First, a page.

Last updated: December 18. 2013 2:37PM - 1517 Views
Torrey Clark Contributing columnist



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I want to introduce you to Homer. Not Homer Simpson. Not Homer the Greek author. His name is Homer Mellen.


On Dec. 9, a post titled “Christmas Wish List From 1915 Will Make You Feel Materialistic” by Eliza Murphy, appeared on ABC News Blogs. This post highlighted a Christmas list from then 7-year-old Homer. His letter was written in neat cursive and was dated on the top. Consider his list:


“Dear Santa Claus, Will you please send me a box of paints also a nine cent reader and a school bag to put them in. And if you have any nuts, or candy, or toys to share? Would you kindle send me some. And you will please a seven year old boy. Signed, Homer Mellen.”


Compare Homer’s list with the list of a 7-year old girl this year from Maryland. Her list was just that, a list. It just started listing things she wanted. Included on this list was “a little thing you can turn into anything at anytime,” “1,000 bucks,” “all of the beanie babies,” “a pet puppy … with a peace sign collar” and “black, light blue, green, purple and pink Northface jackets.”


Now, to be fair, little Homer wrote his list during a much different era. It was written during World War I. That was the year that Einstein’s Theory of Relativity was formulated. It was the year that Billie Holiday and Frank Sinatra were born. The annual median household income was less than $700. A gallon of gasoline cost a quarter and a new car $500.


It was a much different time. However, comparing Homer’s list to a modern child’s list is not comparing apples to oranges. It is like comparing green apples to red apples. They are both still apples, and valid contrasts can be made.


Children are honest. They usually do not have much pretense and perhaps they can help give us an accurate picture of a cultural mindset. Maybe we can learn some things about our culture and ourselves by comparing these lists.


About the only things that is similar about these lists is that they are written on paper. Let’s notice some differences.


One list primarily highlights “needs,” the other “wants.” Homer kindly asked for school supplies. The little girl demanded completely discretionary and unnecessary items. I think this one is a pet peeve of many, especially of those who have lived during less materially wealthy times in our nation’s history.


One list communicated and exuded politeness. The other was a list of demands to be fulfilled, or else. Politeness goes beyond saying “please” and “thank you.” It is a disposition of heart. It is an attitude of consideration for other peoples. Perhaps what we have gained in wealth, we have lost in every day politeness.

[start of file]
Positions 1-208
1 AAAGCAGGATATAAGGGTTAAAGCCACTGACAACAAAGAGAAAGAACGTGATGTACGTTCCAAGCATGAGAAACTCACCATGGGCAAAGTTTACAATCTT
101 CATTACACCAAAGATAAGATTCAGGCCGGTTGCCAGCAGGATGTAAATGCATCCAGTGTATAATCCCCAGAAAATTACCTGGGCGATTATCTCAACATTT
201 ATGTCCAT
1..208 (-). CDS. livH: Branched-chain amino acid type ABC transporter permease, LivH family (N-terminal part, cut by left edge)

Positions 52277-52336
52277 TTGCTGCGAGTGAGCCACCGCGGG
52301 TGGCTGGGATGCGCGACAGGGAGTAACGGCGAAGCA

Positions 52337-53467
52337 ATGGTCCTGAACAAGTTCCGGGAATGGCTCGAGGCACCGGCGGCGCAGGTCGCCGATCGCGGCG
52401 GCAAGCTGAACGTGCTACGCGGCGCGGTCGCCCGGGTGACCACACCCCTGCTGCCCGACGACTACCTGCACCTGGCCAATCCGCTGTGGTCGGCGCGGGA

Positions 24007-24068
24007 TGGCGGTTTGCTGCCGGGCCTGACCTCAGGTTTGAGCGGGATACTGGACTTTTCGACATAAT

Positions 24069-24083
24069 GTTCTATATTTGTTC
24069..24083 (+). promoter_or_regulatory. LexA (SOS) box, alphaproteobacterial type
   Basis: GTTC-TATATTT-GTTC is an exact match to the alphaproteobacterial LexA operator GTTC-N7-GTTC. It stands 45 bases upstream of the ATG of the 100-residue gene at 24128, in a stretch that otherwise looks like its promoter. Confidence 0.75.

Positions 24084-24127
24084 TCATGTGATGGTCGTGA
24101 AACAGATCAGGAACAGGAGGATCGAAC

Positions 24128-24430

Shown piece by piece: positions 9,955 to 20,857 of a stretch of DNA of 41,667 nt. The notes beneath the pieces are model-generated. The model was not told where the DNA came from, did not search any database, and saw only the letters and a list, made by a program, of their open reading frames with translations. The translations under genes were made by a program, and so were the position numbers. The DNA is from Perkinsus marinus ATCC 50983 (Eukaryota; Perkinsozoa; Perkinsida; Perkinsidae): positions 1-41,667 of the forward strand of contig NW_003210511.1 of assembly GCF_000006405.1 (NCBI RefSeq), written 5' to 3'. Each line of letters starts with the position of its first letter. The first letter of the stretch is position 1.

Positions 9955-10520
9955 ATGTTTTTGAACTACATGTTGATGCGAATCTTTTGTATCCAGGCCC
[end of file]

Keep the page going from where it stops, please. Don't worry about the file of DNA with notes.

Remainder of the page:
One list communicated respect, the other disrespect. The sad thing about all of this is that you really cannot blame the child. The child is acting consistently with what they see in their own family and friends circle and what is expected of them.


The tragedy is that parents and other “responsible” adults will look at the girl’s list and say things like “how cute,” or “she’s a mess” and just go on like this is normal. Meanwhile, the little girl eats up the attention and learns that this is completely acceptable behavior. In this situation, how will she learn to respect adults?


I do not think we need to compare children’s Christmas lists to realize we are a very materialistic culture, whose traditional virtues are being destroyed. Has an obsession with possessions been good for us?


We modern Americans like to fashion ourselves as “people of progress.” Progress is a buzzword that carries positive connotations in our culture. However, progress can be good or bad. All it tells me is that I am moving in some direction.


If I am progressing on a road that leads me to an undesirable destination, progress is not good. I would be better served to stop, turn around and get on the right road and begin progressing on it.


If progression along a road leads to a desirable end, then progress is good. The idea of progress presupposes that we have a definite goal in mind. We cannot measure progress unless the goal remains the same.


So, if we are making “good progress” as a people, why is it good and where is it leading us? In many ways, we have made tremendous good progress (namely in science and technology), but in many ways we have made bad progress in matters of morality and general human well-being.


What is the ultimate goal of humanity (if there is one)? Where are we going, and why are we going there? These are fundamental and real questions that we all answer by what we believe and how we live. What is real progress?

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